Apple App Store Hack Makes Good Apps Go Bad

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Apple has a reputation for being virus and malware-free, but a hacker has uncovered a potentially dangerous security flaw in the App Store. Charlie Miller, a Mac hacker and computer security researcher, has made a bit of a career finding and exposing flaws in Apple‘s software.

His latest discovery shows how the App Store, Apple’s tightly regulated marketplace for iOS apps and programs, could be compromised by code not approved by Apple, reports Forbes.

Miller’s method is to create a normal, Apple-approved app that is programmed to “call” a remote computer that can then use the app to gain access to the user’s phone. This remote computer can then issue commands such as downloading the address book, files stored on the device or even make it vibrate and ring.

Miller created a dummy app (which has since been removed from the app store) called Instastock, which displayed various stock tickers. The app, however, was also tied to Miller’s home computer where he could use the app to gain access to his phone. You can see Miller describe and discuss the app and his hacking process in the video below.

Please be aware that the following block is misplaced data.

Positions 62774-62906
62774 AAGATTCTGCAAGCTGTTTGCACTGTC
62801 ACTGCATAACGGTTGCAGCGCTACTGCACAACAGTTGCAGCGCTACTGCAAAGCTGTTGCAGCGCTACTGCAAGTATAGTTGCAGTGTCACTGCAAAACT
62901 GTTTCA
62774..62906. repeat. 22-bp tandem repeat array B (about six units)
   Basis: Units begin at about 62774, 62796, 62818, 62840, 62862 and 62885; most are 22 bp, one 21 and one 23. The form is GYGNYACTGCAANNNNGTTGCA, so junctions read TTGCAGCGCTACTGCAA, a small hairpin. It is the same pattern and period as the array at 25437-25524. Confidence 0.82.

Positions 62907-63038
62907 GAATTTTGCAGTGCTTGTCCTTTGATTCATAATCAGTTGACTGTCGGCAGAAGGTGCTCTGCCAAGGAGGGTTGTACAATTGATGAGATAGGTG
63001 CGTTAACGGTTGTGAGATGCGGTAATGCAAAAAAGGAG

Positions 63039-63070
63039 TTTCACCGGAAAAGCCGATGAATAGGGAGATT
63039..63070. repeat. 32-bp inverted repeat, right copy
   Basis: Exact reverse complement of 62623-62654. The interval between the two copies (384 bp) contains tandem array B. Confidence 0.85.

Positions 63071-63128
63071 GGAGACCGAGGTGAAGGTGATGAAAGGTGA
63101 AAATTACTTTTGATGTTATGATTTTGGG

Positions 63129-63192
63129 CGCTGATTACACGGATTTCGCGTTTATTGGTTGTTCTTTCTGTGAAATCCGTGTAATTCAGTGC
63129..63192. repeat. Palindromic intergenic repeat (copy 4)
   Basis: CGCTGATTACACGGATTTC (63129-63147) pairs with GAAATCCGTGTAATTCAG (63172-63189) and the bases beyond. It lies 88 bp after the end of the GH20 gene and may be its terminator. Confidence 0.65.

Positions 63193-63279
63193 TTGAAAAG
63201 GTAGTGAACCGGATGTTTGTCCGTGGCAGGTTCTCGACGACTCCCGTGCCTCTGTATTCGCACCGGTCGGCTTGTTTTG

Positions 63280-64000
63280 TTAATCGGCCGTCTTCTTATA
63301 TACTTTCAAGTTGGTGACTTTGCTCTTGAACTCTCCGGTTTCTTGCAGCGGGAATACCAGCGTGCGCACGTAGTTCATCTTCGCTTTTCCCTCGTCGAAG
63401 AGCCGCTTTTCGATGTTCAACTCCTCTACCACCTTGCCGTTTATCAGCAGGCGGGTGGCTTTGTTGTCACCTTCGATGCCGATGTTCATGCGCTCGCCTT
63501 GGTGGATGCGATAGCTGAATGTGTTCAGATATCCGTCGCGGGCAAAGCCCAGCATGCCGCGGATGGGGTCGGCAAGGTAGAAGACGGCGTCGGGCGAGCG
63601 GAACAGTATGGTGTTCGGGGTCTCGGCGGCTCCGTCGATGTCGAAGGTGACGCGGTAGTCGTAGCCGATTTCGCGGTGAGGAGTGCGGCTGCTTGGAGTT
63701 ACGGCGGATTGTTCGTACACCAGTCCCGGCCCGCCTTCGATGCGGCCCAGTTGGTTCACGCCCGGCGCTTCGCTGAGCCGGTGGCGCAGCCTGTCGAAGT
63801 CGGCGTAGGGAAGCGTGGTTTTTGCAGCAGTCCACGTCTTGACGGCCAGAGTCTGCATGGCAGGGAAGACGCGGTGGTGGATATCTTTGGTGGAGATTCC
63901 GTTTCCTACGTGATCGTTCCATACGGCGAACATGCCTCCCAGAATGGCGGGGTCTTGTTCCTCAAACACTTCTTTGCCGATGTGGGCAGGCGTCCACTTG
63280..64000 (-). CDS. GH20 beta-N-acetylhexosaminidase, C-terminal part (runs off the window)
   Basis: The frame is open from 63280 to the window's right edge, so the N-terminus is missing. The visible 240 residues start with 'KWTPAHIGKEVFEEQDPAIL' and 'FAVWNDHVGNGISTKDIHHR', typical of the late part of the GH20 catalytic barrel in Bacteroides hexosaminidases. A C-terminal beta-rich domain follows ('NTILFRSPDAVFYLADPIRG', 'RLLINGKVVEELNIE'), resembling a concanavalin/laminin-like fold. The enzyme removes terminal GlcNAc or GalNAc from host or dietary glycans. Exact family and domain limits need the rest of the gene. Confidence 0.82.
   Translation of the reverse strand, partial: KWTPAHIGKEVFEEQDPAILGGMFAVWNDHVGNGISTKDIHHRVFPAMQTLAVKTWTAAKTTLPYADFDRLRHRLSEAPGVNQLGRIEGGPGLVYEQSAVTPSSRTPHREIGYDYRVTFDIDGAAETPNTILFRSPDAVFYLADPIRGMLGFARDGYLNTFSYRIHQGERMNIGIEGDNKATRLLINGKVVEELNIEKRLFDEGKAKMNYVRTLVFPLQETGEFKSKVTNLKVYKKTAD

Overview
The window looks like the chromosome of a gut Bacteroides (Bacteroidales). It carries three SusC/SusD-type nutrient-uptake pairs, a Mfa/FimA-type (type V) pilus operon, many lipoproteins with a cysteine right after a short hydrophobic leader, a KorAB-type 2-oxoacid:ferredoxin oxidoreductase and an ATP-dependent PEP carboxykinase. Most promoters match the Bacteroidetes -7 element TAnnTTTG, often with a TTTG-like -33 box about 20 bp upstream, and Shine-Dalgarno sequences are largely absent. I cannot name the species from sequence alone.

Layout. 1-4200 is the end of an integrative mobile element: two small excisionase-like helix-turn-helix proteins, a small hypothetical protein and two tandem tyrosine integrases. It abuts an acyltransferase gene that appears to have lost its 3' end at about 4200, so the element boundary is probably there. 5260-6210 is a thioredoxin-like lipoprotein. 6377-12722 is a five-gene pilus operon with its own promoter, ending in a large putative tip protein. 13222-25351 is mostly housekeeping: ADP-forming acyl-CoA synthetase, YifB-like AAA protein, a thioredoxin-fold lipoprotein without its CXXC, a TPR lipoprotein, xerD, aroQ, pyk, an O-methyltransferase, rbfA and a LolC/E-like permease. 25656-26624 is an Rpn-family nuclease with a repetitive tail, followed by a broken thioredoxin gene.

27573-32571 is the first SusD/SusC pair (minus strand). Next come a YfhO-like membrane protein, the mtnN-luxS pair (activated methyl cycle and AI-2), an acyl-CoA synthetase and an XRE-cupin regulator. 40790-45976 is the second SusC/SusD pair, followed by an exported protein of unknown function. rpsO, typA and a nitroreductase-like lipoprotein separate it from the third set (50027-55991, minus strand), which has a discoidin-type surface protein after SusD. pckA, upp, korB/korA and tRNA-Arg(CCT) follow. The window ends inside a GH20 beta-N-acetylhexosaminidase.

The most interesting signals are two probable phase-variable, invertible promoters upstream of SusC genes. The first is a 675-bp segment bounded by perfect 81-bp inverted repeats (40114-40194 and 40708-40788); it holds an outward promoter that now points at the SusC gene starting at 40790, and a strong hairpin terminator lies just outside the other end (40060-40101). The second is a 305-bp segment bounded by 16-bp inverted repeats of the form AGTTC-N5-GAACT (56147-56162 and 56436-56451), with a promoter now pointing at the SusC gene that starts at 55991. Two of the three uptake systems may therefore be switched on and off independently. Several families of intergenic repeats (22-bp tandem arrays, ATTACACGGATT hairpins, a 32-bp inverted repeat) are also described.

Forbes reports that Miller noticed the potential flaw when Apple released iOS 4.3, which allows javascript code from the web to run deep in the iOS device’s memory. In order to boost the web speed of its new operating system, Apple created an exception for the browser to run unapproved code — such as Miller’s hack — in a region of the device’s memory that had previously been inaccessible. Miller says it’s a flaw in Apple’s restriction on code signing.

Apple hasn’t issued an official response to Miller’s discovery, though Apple did revoke his developer license. Miller says he’s planning to talk about the flaw in more depth at the SysCan conference in Taiwan next week but has stayed mum on the exact details to give Apple more time to fix the security flaw.

Miller’s hack raises an interesting question on whether publicizing these potentially dangerous flaws are good for companies. Hackers (presumably white-hat) find flaws in systems so that companies and organizations can improve their products and safety measures. This practice becomes more controversial when the hackers are officially unaffiliated with the company or relative unknowns. The hackers essentially break the system to show it can be broken with the hope the company can, or will, fix it.

Are white-hat hackers a public service or a corporate nuisance? Let us know your opinions in the comments below.

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